THE BLOG

The Next Big Thing

03/25/2014 04:30 pm ET | Updated Feb 02, 2016

Mike Hamel is a singer/songwriter from upstate New York with a lot to say. Hamel recorded Where the Change Is (a 6-song disc available on Itunes, Spotify, Rhapsody, and others) with the help of a successful Kickstarter campaign. He is currently working on his first full-length release, tentatively titled "Truth & Lies". Hamel's music can be described as alternative rock, though his influences range from Jeff Buckley to The Roots. His solo performances are emotional and raw while his full-band shows are orchestrated and full of energy. He had a video that went viral and made the rounds last summer, called, "Hell, No You Can't Use My song in a Porno." It was based on a real-life incident wherein he learned that a song off his first EP was featured prominently in a heterosexual porn movie called The Ultimate Creampie. The song is hysterical and the incident even more so, because he's also openly gay, which is becoming less and less an anomaly in the rock and roll world.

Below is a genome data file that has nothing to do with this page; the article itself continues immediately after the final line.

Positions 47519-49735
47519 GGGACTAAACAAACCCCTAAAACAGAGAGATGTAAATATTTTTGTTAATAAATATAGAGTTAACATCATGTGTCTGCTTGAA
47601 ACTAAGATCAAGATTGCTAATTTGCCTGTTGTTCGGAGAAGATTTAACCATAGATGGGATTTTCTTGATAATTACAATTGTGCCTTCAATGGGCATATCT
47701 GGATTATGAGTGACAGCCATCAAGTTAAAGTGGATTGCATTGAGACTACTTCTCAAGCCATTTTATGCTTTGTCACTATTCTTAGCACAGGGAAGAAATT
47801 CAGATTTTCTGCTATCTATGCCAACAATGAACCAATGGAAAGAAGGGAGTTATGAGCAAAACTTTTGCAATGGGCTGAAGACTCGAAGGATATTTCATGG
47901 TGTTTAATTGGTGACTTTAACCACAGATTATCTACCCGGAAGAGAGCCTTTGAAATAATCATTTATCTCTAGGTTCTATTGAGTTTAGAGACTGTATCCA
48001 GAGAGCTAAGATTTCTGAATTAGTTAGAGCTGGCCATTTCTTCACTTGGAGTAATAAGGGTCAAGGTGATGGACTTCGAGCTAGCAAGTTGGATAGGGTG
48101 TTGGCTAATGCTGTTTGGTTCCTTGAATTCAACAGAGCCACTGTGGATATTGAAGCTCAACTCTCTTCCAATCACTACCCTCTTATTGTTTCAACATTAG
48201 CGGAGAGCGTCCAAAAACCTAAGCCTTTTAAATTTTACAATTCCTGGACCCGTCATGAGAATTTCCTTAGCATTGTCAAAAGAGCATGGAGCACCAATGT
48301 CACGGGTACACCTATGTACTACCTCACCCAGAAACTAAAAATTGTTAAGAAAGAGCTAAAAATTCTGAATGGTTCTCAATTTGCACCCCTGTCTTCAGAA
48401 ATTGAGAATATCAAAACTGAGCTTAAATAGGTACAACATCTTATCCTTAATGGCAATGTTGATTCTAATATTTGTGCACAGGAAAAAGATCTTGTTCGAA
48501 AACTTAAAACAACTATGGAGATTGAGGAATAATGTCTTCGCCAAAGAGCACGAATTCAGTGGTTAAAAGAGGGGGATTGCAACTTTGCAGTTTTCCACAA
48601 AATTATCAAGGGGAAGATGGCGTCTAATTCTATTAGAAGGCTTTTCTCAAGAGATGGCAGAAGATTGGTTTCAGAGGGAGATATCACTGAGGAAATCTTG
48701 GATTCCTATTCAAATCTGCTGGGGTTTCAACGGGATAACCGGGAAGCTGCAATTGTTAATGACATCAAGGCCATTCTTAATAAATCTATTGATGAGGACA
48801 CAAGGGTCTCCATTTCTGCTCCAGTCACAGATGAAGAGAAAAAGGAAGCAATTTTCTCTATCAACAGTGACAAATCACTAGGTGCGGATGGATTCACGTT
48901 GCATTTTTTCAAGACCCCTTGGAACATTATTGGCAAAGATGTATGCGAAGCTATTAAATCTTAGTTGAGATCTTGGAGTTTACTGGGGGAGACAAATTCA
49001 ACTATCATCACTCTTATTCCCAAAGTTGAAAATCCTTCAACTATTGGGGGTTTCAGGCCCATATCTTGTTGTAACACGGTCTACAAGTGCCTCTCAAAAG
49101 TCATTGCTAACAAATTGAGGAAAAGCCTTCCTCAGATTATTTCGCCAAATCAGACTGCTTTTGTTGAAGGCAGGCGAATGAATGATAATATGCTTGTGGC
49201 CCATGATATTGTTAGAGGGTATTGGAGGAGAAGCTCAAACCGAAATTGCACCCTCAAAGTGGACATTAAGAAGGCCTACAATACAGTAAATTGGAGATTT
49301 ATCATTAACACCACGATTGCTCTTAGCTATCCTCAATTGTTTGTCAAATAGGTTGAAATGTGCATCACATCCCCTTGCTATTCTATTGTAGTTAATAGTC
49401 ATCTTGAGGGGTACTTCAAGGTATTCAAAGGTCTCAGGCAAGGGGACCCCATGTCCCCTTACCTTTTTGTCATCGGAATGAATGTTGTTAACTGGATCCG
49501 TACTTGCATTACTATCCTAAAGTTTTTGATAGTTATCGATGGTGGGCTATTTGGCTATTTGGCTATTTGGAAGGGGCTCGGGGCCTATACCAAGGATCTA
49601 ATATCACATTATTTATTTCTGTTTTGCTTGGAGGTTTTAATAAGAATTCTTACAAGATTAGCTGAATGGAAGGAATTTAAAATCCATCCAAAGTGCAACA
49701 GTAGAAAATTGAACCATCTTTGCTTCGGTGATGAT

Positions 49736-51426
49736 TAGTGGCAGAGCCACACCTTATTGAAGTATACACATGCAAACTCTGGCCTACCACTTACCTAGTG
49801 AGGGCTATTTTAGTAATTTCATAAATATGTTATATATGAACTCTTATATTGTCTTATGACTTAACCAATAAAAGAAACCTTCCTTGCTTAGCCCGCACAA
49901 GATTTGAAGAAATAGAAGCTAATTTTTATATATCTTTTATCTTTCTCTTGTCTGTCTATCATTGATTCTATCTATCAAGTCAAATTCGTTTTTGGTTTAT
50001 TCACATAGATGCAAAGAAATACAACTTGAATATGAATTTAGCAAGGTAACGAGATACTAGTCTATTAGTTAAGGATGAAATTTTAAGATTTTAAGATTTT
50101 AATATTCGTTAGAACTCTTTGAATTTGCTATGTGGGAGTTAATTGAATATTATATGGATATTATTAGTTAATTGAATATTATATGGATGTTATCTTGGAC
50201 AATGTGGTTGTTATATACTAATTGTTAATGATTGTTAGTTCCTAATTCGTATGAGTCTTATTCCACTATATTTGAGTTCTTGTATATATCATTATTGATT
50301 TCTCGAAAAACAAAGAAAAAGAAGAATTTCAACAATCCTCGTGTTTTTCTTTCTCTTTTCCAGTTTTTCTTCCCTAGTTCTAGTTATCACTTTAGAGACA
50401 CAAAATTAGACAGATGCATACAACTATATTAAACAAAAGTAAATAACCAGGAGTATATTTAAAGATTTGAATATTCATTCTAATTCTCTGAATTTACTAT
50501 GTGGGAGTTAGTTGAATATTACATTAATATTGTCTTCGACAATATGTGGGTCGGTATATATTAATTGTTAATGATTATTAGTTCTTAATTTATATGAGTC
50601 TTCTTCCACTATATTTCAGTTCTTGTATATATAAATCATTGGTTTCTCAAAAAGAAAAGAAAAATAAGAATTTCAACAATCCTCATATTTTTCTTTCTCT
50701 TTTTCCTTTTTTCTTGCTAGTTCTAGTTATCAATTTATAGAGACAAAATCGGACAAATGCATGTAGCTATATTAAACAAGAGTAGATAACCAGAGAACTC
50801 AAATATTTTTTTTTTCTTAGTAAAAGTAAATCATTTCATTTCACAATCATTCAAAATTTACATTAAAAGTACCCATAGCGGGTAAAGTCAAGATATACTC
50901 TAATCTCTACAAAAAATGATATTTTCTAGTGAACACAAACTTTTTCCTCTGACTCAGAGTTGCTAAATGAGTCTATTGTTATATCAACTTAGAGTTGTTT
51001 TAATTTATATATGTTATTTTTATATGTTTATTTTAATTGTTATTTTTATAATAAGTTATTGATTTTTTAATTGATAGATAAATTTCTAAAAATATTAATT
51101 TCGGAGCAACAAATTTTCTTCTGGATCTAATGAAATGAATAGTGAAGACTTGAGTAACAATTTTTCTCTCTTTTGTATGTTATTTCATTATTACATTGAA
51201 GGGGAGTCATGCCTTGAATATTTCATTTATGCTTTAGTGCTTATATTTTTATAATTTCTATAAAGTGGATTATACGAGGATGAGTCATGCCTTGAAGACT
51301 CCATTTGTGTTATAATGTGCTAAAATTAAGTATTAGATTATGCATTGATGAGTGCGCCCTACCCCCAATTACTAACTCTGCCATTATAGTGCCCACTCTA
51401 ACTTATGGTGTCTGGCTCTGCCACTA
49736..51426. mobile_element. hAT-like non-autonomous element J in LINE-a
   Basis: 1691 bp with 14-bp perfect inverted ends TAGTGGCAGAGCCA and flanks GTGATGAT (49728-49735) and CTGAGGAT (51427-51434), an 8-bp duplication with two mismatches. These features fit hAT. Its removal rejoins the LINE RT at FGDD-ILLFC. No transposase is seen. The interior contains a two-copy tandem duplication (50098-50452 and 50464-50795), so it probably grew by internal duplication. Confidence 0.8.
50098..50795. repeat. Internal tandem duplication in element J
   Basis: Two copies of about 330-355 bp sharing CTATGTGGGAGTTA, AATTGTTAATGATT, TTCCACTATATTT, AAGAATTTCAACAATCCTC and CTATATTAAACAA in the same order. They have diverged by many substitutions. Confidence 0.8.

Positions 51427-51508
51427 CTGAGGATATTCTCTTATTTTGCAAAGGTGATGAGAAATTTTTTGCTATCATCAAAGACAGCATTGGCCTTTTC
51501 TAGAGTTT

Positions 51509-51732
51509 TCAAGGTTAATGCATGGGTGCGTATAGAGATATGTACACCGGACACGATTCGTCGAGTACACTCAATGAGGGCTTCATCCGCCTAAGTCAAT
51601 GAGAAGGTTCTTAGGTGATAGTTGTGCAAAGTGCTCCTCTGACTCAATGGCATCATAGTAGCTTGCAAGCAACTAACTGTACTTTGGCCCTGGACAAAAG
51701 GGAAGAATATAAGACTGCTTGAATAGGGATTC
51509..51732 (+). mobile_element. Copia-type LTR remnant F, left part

How did you get into music?

I, very luckily came from a very musical family. I grew up around house parties and get-togethers where eventually, the night would turn into a huge jam session. I have an aunt and uncle who play in a band together, all of my cousins play guitar or drums or something, my brother (who's no doubt my biggest influence) has always been a die-hard bass player. My grandmother was the best, though. She'd get behind the upright piano with her scotch resting on top, pass out sheet music of showtunes to the family, and just play for hours as everyone hollered along. So as far as starting to play music, it had to be around 5 or 7 when I first started messing with singing and guitar. By the time I was 13, I really dove into the instrument. I spent hours, literally HOURS, just jamming in my room. I'd get a new favorite band, learn as much as I can by playing their songs, and just woodshed the hell out of it. I also had a few friends who played instruments as well so we did the required garage/basement bands all through junior high and high school. We were right on the cusp of tape trading and being underground with my high-school band, Arise/Aethyr (we couldn't settle on a name). We actually passed out cassette tapes of our music that we recorded at home. And this was BEFORE tapes were ironic and cool!